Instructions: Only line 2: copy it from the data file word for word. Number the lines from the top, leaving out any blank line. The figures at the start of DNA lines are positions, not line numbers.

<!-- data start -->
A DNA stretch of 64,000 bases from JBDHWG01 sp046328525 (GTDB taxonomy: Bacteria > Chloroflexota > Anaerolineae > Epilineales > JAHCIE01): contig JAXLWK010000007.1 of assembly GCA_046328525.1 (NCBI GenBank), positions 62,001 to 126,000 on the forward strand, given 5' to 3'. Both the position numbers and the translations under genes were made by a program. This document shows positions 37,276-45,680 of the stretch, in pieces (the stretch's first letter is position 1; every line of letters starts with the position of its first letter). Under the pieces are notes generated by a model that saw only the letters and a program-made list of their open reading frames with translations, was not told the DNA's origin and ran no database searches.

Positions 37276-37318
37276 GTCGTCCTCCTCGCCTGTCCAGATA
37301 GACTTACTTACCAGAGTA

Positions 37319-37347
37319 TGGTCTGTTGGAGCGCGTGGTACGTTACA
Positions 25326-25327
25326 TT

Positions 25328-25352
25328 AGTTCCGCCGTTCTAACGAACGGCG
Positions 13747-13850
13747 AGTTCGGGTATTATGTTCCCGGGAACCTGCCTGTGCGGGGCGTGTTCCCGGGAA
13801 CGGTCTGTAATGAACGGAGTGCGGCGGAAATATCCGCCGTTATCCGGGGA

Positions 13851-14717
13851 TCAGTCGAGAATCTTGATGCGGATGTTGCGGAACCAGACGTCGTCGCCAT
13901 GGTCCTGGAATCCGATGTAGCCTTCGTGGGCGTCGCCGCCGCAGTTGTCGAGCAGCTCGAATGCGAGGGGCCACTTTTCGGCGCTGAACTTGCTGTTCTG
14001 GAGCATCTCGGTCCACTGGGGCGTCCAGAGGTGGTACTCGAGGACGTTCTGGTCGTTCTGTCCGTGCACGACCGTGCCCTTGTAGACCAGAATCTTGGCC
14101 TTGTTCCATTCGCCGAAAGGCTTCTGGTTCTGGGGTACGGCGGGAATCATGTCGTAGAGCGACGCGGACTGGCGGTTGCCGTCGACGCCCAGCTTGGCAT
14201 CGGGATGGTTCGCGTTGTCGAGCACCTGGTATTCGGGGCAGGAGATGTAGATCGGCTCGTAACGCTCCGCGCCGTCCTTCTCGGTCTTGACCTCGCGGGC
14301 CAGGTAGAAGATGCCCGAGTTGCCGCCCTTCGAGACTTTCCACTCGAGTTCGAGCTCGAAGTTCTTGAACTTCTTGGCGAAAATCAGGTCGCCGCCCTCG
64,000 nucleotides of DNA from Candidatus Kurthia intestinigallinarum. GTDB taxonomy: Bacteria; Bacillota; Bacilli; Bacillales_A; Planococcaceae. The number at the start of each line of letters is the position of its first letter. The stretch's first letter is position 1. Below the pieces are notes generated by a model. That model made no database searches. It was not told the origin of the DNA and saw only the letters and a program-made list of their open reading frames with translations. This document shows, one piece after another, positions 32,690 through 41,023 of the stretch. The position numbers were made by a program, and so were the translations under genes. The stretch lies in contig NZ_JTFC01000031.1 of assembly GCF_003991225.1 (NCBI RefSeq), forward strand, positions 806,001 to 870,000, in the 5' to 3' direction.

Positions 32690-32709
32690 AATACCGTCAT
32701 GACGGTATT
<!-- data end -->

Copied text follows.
Positions 37276-37318